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Comprehensive Plan workshop draws crowd


Spencer Williams, Bureau of Planning and Sustainability associate planner answers southeast Portland resident Jennifer Thompson's question during the Portland Comprehensive workshop held last month at David Douglas High School.
Mid-county Memo photo/Tim E. Curran
The Portland Bureau of Planning and Sustainability held a series of workshops on the proposed Portland Comprehensive Plan in February and March, and one of the largest and most spirited was a session March 2 at David Douglas High School. About 50 people attended, according to city staff.

The proposed plan would update a document adopted in 1980. It would set regulations for public action and private development, including zoning, through the year 2035.

There was particularly lively discussion at a session on proposed Growth Scenarios. According to planner Spencer Williams, the city is looking at how it should absorb the 135,000 additional people expected to live here in 2035. There is more than enough “capacity” under existing zoning to provide all the new housing development needed, but the city is considering where that development should ideally go.

The so-called “default” scenario would simply keep things as they are. “If east Portland has provided one-third of the new development in the last ten years, you could expect it to provide one-third in the next twenty,” Williams said. Another scenario would concentrate growth in and near commercial “nodes” such as Gateway. Yet another would place growth along “transit corridors” such as Northeast Sandy Boulevard or 122nd Avenue. A fourth would concentrate nearly all growth in the central city.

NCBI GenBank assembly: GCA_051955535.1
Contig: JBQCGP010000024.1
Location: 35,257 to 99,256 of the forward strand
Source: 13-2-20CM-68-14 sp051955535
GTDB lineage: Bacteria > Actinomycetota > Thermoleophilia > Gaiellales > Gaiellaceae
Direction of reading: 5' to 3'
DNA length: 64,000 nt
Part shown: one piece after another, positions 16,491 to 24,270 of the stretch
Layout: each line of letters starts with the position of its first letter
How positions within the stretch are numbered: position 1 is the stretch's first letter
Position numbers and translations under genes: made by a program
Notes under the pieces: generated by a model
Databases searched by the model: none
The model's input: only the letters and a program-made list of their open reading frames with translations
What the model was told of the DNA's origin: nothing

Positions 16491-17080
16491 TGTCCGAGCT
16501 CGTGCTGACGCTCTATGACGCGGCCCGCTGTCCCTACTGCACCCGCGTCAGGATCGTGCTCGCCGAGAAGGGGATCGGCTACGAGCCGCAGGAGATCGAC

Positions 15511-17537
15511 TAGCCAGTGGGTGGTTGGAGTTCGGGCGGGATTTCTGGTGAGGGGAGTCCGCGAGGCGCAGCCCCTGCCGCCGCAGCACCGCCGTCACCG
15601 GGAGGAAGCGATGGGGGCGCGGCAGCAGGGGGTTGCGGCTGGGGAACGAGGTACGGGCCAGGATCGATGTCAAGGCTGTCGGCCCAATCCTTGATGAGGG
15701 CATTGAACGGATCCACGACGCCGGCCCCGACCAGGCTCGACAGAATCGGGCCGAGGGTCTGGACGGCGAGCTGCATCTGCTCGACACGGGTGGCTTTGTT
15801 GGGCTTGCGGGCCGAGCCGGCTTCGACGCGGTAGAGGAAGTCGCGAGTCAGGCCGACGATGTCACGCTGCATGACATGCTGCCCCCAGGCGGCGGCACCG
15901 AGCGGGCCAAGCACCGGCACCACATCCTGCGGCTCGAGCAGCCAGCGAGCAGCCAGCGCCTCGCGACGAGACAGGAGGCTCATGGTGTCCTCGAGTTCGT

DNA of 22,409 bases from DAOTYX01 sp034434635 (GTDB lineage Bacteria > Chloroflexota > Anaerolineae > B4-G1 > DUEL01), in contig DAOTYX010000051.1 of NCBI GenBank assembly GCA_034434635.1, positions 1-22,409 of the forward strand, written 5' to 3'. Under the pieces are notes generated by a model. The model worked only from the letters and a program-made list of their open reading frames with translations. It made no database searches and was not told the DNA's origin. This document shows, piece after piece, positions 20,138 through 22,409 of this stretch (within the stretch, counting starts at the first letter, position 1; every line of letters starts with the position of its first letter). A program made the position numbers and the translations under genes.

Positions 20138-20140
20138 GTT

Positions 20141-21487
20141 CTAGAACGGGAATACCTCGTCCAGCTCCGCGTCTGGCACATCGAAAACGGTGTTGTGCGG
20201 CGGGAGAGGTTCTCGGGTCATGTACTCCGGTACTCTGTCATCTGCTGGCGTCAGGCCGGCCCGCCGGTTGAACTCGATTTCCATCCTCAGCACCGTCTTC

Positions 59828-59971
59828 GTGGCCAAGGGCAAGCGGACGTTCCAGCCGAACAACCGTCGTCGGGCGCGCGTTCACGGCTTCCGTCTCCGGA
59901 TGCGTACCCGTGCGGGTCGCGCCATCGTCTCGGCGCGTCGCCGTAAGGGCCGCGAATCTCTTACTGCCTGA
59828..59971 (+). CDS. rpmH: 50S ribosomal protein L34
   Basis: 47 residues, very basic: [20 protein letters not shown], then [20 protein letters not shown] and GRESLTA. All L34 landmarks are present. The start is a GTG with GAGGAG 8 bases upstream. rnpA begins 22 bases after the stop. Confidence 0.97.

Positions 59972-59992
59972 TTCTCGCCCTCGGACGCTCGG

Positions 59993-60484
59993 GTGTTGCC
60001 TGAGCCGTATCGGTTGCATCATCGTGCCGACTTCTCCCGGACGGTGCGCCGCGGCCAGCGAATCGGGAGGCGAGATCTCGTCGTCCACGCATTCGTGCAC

Asked how growth would be directed to the desired locations, Williams said this is likely to be done not by zoning, but by tools such as tax abatement and other advantages to developers.

These scenarios will be judged, in part, by how well they accomplish certain goals contained in last year's Portland Plan. Among these are goals to have 80 percent of residents live within walking distance of frequent transit and complete neighborhoods that contain stores, parks and other amenities. Currently less than half of residents enjoy these advantages, Williams said, and none of the scenarios, by themselves, is likely to bring the city close to the Portland Plan goals. One of the tools used, he said, will be the strategic use of public investments in infrastructure such as roads and sidewalks.

Several people at the workshop offered goals of their own. Longtime Hazelwood neighborhood and parks advocate Linda Robinson said that for too long east Portland has experienced “growth without proper infrastructure. We want things built so that people will want to live here.”

Katie Larsell, longtime Argay and Parkrose School District advocate, said, “We want good growth, not gentrified growth.” Several young people who said they belonged to an organization called Blazing Arrow also voiced concern about gentrification.

Likewise, David Douglas School District and Gateway Regional Center urban renewal volunteer Frieda Christopher said, “I want to make this a more livable community, but not by displacing anyone. We need affordable housing without displacing anyone.”

Cora Lee Potter, Lents and streetcar activist, said her agenda included “ensuring that people who don't have the assets enjoyed by other parts of town can develop assets here.” Regarding gentrification, she said that some studies of the issue were improperly done, and as a result, some people got lost in the statistics.